https certification

Having set up the arts & ego vault, showing older versions of the site, I’m slowly updating the vault’s links to reflect the modern web. Most older links point to dead sites, and many of those that are still valid offer no protection against some of the scams of the modern web. I’m redirecting broken links to copies of the original sites, and updating, where I can, links to sites that are still live to their valid HTTPS equivalent.

flowers in the autumn sun

Unfortunately, many of those HTTPS links don’t work when they should. HTTPS requires certificates which can be used by browsers, etc., to verify the site is what it claims to be.

A lot of certificates for contemporary websites are invalid. They’re out of date, they reference a different site (usually the host, I suspect), or they’re just plain wrong. Because I’m only concerned with updating links, I solve my problem by redirecting the damaged links to their archived copies, but, really, site owners should install correct certificates.

But there are reasons why they don’t:

  • A lot of the broken certificates are for poetry sites, for example, run by people who are deeply interested in their subject, but have little knowledge of how the web works.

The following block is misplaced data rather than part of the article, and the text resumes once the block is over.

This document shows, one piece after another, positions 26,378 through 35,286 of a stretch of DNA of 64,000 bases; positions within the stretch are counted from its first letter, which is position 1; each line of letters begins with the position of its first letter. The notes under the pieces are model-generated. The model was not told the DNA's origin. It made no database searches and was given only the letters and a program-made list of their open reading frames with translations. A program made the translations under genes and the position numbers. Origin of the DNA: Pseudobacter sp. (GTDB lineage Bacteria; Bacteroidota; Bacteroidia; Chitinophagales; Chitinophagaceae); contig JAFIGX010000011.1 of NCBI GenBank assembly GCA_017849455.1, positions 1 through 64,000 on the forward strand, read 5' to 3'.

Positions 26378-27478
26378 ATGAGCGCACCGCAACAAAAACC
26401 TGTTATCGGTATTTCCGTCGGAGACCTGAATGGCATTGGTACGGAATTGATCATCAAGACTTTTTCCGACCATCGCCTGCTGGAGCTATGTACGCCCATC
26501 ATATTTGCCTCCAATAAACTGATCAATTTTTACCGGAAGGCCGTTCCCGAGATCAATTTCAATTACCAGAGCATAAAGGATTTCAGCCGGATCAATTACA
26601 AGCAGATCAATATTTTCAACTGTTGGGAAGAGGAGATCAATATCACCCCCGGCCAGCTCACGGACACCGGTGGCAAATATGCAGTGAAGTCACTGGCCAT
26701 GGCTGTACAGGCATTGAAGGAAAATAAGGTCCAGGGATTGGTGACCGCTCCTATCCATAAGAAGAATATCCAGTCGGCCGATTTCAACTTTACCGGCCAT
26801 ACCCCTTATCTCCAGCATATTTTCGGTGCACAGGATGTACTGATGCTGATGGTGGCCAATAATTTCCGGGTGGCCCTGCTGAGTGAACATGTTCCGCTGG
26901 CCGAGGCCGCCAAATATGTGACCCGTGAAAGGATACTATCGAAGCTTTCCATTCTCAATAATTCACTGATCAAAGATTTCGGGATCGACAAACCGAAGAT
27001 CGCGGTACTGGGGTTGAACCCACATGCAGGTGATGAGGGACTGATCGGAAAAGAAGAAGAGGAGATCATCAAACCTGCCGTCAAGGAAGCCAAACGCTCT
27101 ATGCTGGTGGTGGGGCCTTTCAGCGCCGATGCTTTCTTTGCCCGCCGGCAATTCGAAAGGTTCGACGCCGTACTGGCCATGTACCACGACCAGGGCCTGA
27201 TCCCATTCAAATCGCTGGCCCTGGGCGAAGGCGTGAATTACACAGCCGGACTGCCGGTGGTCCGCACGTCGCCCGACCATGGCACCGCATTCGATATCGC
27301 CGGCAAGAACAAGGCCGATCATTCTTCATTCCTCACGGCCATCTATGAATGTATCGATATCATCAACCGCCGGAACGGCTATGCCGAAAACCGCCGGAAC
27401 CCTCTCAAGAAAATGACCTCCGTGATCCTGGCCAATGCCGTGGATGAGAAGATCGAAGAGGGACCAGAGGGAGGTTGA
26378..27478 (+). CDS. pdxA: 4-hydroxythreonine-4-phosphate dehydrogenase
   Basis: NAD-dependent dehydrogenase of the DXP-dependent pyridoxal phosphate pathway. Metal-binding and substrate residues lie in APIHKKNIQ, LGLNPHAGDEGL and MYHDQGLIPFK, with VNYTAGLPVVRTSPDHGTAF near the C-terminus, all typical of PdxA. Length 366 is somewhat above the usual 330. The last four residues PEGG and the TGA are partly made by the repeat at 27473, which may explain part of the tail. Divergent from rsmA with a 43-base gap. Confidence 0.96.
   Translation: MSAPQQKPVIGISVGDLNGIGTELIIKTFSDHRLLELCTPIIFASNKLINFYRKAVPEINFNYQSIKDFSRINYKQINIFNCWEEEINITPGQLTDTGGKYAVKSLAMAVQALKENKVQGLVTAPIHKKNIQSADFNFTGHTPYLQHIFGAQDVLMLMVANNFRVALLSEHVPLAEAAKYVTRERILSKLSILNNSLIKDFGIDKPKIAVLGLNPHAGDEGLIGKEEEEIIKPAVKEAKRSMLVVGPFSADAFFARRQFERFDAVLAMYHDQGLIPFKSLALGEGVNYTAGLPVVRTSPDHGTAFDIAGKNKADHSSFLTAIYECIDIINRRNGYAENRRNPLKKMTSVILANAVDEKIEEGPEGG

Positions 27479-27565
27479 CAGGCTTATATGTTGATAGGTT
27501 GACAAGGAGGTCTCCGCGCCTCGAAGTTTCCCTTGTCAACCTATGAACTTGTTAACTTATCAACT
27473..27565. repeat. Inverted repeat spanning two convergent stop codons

• I suspect some site owners do not understand the need for certificates. They have not realised their site should verify that it is what it says it is, to make it more difficult for scammers, conmen, criminals, or governments, to harvest visitors’ information, by, for example, setting up false links, references, and/or copies of their site. This is, oddly, particularly relevant for poetry sites, because of the importance of poetry in repressive societies, with governments or other organisations that like to gather information on those who do not accept abuse.
  • Certification itself should be and often is free, via, for example,, a site and certification mechanism set up by the industry to solve these problems. It’s not suitable for sophisticated sites, but it is perfectly valid for ordinary web sites, such as this one, which is why I use certificates here.
  • Unfortunately, some ISPs play the con game and charge for https certificates. This was probably fair enough a few years ago, when https certificates were neither necessary nor free, but it is not acceptable now. Certificates are essential for the health and security of the web, so should be part of the basic service for setting up a website. Many ISPs offer just that.
  • Certificates that are not correctly set up by a host have to be set up by a website owner, and that requires technical knowledge which many owners do not have.

So, I think, ultimately, broken certificates is not so much a problem with the site owners, but with the service they’re using to host their site. If I were an ordinary site owner using a hosting service that did not provide free & valid certification, I’d move my site elsewhere.